His Honour also found that given the imperfect compliance, relief from forfeiture may be argued and sought for the legal costs incurred both before and after the applicants provided notice of the claim.

However, relief from forfeiture was not available to the applicants and the application was dismissed.


Justice Roger found that the applicants breached the notice and cooperation conditions of the policy which required notice to be given “promptly”. His Honour noted that the ordinary meaning of “promptly” refers to something that is done without delay or immediately.[6]

His Honour considered the three factors set out in the jurisprudence for granting relief from forfeiture. He held that the first factor (conduct of the insured) weighed in favour of the applicants, but the second factor (gravity of the breach) and third factor (disparity between value forfeited and damage caused by the breach) weighed in favour of Economical.

Regarding the first factor of the conduct of the insured, Economical acknowledged that the applicants’ delay in reporting was inadvertent and that their conduct was reasonable.[7]

On the second factor, Justice Roger found that the applicants had failed to establish that the breach was not grave. His Honour concluded that due to the seven-year delay, Economical was deprived of its right to select counsel for all steps in the litigation and deprived of its opportunity to investigate the loss by conducting inspections of the property or retaining adjusters or experts, amongst other grounds.[8]

Turning to the third factor of the disparity between the value of the property forfeited and the damage caused by the breach, Justice Roger noted that while the applicants stood to forfeit a considerable amount, they failed to sufficiently prove that indemnity and legal costs were not aggravated by their late notice and that had Economical taken over the defence, Economical could have taken steps and positions that would have mitigated the indemnity and legal costs incurred.[9]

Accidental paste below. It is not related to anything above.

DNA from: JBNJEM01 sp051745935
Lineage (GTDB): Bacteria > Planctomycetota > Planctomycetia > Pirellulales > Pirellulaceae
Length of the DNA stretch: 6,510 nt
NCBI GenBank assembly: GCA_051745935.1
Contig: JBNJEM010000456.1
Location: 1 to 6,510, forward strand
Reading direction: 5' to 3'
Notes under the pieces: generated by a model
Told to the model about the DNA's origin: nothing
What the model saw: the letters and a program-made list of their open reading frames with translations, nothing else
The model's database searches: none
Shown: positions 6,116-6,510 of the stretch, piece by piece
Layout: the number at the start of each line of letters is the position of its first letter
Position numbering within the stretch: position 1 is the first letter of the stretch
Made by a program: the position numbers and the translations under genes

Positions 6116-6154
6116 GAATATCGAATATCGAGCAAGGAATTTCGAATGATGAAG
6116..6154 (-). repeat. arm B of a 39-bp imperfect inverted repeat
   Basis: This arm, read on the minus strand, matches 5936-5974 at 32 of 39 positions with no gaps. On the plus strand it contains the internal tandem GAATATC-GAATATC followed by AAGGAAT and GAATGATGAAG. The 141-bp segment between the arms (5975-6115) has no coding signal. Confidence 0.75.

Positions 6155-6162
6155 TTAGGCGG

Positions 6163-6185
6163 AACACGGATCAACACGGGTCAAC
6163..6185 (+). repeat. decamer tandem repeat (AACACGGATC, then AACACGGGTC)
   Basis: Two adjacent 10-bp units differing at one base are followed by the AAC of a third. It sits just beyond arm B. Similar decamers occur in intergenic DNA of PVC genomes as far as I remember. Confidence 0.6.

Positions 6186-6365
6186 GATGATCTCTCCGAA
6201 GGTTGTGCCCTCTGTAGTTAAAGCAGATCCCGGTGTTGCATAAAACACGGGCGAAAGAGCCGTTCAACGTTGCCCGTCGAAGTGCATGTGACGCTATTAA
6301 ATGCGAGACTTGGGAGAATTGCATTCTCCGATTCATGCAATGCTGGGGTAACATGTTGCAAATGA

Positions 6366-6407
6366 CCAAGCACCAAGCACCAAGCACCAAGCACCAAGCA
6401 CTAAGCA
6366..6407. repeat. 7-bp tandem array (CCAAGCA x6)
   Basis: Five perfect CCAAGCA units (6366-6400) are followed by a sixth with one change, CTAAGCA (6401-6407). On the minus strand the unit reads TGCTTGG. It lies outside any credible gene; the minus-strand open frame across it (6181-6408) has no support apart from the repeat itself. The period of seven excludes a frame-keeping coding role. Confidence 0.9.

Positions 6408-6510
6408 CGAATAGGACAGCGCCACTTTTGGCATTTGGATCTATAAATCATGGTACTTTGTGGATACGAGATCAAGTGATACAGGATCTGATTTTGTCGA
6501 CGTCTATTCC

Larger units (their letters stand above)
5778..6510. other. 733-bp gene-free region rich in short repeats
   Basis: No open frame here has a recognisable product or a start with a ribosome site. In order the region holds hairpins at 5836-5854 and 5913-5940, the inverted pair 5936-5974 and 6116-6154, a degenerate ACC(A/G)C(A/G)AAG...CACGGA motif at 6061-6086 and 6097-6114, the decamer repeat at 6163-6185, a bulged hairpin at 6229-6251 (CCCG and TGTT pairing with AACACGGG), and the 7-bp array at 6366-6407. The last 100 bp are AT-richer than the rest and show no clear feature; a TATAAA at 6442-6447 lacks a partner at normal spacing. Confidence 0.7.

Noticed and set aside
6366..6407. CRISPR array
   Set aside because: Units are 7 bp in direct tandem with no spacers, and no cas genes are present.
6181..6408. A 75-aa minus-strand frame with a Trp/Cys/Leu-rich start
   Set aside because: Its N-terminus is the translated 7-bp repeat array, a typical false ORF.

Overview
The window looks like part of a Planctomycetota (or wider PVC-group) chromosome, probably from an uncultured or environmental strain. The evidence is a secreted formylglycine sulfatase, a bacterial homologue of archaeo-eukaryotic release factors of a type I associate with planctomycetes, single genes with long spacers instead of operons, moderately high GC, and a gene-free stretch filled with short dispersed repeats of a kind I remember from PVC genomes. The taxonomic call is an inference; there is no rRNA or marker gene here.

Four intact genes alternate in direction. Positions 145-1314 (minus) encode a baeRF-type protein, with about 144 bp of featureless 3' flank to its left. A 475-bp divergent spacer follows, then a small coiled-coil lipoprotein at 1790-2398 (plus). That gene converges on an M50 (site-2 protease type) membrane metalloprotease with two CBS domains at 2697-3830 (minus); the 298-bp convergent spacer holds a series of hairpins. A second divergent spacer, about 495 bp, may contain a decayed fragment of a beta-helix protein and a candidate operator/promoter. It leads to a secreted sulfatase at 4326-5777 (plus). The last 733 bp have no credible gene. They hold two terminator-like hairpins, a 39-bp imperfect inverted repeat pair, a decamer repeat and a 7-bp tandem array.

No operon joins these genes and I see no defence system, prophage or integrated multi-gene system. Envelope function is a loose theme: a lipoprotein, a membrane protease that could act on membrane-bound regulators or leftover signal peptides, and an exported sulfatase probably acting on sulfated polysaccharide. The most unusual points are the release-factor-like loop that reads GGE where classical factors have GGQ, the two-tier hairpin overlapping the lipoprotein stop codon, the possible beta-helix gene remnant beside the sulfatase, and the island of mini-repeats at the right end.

For the sake of completeness, Justice Roger addressed a sub-issue raised by Economical that the pre-tender defence costs would not be recoverable even if relief from forfeiture was granted, as per the decision in Lloyd’s Underwriters v. Blue Mountain Log Sales Ltd., 2016 BCCA 352.

However, Justice Roger disagreed and found the reasoning in the recent Ontario Superior Court decision in Loblaw Companies Limited v. Royal & Sun Alliance Insurance Company of Canada, 2022 ONSC 449, to be more compelling. In that case, the court determined that relief from forfeiture is applicable to pre-tender defence costs.[10]

Conclusion and Takeaways

At its broadest, this decision serves as a reminder for insureds to not delay in putting insurers on notice of claims and potential claims.

Especially in situations of a lengthy delay in providing notice, the court may find that the insurer has been prejudiced, such that relief from forfeiture is not available.

This decision also indicates that insureds may seek relief from forfeiture for both pre and post-tender defence costs.

[1] Insurance Act, R.S.O. 1990, c. I.8, at s129.

[2] Courts of Justice Act, R.S.O. 1990, c. C.43, at s98.

[3] Searles v. Economical Insurance, 2022 ONSC 7217, at para 32.

[4] Ibid, at para 33.

[5] Ibid, at paras 34-35.

[6] Ibid, at para 10.

[7] Ibid, at para 43.

[8] Ibid, at para 44.

[9] Ibid, at paras 45-47.

[10] Loblaw Companies Limited v. Royal & Sun Alliance Insurance Company of Canada, 2022 ONSC 449, at paras 119-125.